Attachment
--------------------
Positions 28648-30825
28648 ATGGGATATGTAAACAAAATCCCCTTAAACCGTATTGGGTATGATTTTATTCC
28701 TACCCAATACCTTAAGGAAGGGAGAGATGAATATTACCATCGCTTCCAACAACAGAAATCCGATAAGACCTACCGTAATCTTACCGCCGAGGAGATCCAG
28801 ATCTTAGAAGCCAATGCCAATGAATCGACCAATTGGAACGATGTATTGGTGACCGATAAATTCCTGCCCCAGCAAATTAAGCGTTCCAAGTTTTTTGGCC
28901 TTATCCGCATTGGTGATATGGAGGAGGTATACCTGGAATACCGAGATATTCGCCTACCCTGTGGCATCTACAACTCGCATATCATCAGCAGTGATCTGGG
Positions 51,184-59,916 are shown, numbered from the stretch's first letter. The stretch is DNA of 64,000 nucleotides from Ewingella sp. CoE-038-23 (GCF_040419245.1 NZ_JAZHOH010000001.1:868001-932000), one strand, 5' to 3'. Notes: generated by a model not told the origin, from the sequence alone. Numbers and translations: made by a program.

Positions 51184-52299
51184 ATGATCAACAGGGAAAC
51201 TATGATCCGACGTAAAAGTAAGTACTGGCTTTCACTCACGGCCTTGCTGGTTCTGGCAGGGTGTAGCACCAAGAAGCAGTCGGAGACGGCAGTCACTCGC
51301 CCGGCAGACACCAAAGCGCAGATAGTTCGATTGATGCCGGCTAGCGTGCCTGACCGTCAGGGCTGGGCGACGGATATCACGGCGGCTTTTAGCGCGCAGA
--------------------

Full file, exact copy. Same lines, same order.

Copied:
Positions 28648-30825
28648 ATGGGATATGTAAACAAAATCCCCTTAAACCGTATTGGGTATGATTTTATTCC
28701 TACCCAATACCTTAAGGAAGGGAGAGATGAATATTACCATCGCTTCCAACAACAGAAATCCGATAAGACCTACCGTAATCTTACCGCCGAGGAGATCCAG
28801 ATCTTAGAAGCCAATGCCAATGAATCGACCAATTGGAACGATGTATTGGTGACCGATAAATTCCTGCCCCAGCAAATTAAGCGTTCCAAGTTTTTTGGCC
28901 TTATCCGCATTGGTGATATGGAGGAGGTATACCTGGAATACCGAGATATTCGCCTACCCTGTGGCATCTACAACTCGCATATCATCAGCAGTGATCTGGG
Positions 51,184-59,916 are shown, numbered from the stretch's first letter. The stretch is DNA of 64,000 nucleotides from Ewingella sp. CoE-038-23 (GCF_040419245.1 NZ_JAZHOH010000001.1:868001-932000), one strand, 5' to 3'. Notes: generated by a model not told the origin, from the sequence alone. Numbers and translations: made by a program.

Positions 51184-52299
51184 ATGATCAACAGGGAAAC
51201 TATGATCCGACGTAAAAGTAAGTACTGGCTTTCACTCACGGCCTTGCTGGTTCTGGCAGGGTGTAGCACCAAGAAGCAGTCGGAGACGGCAGTCACTCGC
51301 CCGGCAGACACCAAAGCGCAGATAGTTCGATTGATGCCGGCTAGCGTGCCTGACCGTCAGGGCTGGGCGACGGATATCACGGCGGCTTTTAGCGCGCAGA